Kathyism #97 – “Be A Teacher”


To motivate children to succeed, we can take on three distinct roles. One is to be a teacher. We must do more than just tell children what to do and yell at them if they don’t do it. We must teach them what to do and what not to do. We must teach them how to do it. Often, including why we want things done a certain way and when and where it’s relevant is also essential if our kids are going to be successful. We must also be willing to correct them when they’re wrong. Dr. Kathy ends the video with a very important principle to pay attention to regarding corrections.

To motivate children to succeed, we can take on three distinct roles. One is to be a teacher. We must do more than just…

Posted by Celebrate Kids, Inc. on Tuesday, March 24, 2015

Questioning Authority: Stop Dumbing Down Dad

Graphic Credit: Baby Blues for March 17, 2015. Click image to visit source.

Graphic Credit: Baby Blues for March 17, 2015. Click image to visit source.

Unless you live in isolation, you’ve probably noticed young people questioning authority more often than you might have at their age. As I address in chapter 7 of Screens and Teens: Connecting with Our Kids in a Wireless World, many of our youth struggle with authority for several reasons. This Baby Blues comic strip demonstrates one. (The strip’s messages are usually positive. They’re always relevant to our culture.)

The children are watching an old television show and laughing as they realize “the dad is the smart character.” But, look more closely at the strip. The mom/wife is laughing, too. What might the kids learn from her response?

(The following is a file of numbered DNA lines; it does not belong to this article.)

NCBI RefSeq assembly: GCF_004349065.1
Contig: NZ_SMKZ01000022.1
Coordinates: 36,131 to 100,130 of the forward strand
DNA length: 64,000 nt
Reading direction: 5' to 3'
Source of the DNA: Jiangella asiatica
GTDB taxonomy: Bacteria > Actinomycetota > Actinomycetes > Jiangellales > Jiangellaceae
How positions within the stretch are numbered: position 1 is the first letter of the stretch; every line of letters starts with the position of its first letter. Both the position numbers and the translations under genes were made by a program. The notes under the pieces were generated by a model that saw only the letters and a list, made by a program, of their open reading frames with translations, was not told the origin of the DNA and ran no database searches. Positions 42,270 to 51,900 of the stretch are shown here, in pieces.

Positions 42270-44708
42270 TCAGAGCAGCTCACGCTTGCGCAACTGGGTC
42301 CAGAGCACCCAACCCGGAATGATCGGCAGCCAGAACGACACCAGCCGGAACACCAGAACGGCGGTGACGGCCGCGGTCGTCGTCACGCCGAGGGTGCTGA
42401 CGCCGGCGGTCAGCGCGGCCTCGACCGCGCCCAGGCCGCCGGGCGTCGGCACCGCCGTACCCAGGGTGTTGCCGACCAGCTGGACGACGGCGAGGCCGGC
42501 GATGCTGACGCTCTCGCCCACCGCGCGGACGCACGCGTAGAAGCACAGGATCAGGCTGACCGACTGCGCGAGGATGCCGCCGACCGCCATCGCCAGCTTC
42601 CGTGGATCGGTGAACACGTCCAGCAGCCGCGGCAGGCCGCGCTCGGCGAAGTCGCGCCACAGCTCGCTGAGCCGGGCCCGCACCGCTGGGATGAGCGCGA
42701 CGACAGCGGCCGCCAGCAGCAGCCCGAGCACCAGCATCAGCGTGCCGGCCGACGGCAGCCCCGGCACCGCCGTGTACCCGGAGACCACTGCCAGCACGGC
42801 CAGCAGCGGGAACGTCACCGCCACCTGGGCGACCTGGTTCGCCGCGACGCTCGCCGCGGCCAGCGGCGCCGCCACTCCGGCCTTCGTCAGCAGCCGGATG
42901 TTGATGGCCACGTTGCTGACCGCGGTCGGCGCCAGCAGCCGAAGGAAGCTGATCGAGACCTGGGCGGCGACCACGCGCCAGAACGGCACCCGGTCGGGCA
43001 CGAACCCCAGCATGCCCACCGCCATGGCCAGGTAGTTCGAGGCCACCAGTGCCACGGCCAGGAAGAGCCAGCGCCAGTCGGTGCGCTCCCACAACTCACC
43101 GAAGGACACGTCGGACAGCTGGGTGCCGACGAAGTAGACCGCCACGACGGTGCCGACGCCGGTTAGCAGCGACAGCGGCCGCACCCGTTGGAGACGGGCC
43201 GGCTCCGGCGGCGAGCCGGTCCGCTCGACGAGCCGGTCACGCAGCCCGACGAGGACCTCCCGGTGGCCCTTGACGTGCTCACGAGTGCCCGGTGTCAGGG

I wish Baby Blues hadn’t further exposed the reality that media often writes men and dads as being dumb, out-of-touch, and often irrelevant. This just serves to give kids (and wives) permission to believe it’s true.

I’m not naïve. I know some dads aren’t engaged with their families. Therefore, they can come across as being out-of-touch and even stupid during some conversations and experiences. If dads read this comic strip, maybe it served to get them thinking. I’m sad if it made them doubt themselves if they have no reason to.

I know many people don’t read comics today. I still do – it’s part of my comfort time, reminding me of my childhood maybe. I realize more adults than kids may have seen the strip. It’s dangerous for adults, too.

What have you noticed lately that indicates we can behave as if we need no authority and/or can ignore authority or people in our lives? For instance, there’s a current television commercial advertising a device to improve people’s hearing. In it, the wife wearing the device keeps talking about how much it improved her hearing while she’s ignoring her husband who is trying to get her attention. She then states something about hearing what she wants to. She’s totally disrespecting her husband in this ad.

If I was watching this with kids, I’d have them pay attention to it and then discuss it as a teachable moment. Look for these opportunities. Be alert and discerning so you don’t get subtly sucked into believing authority is unnecessary and you need no one.

God Is Active And Personal In Orchestrating Our Lives

handbag shoes

A friend of mine was nicknamed “Walmart” by a group of people she was mentoring. They believed she was selling herself short and not ever earning what she was worth.

After signs from God, professional growth, and being challenged and encouraged by a number of people, my friend became ready to charge for her speaking. Soon after she became comfortable, two paid speaking events materialized.

After a weekend of significant ministry and hard work where she earned more than she ever had, someone who heard her speak gave her a Louis Vuitton purse to express her appreciation. My friend knew enough to know it was expensive, but she was stunned when discovering it sells for $1,400.

Logic Smart: Arguing With Myself, Not Necessarily A Bad Thing

puzzle pieces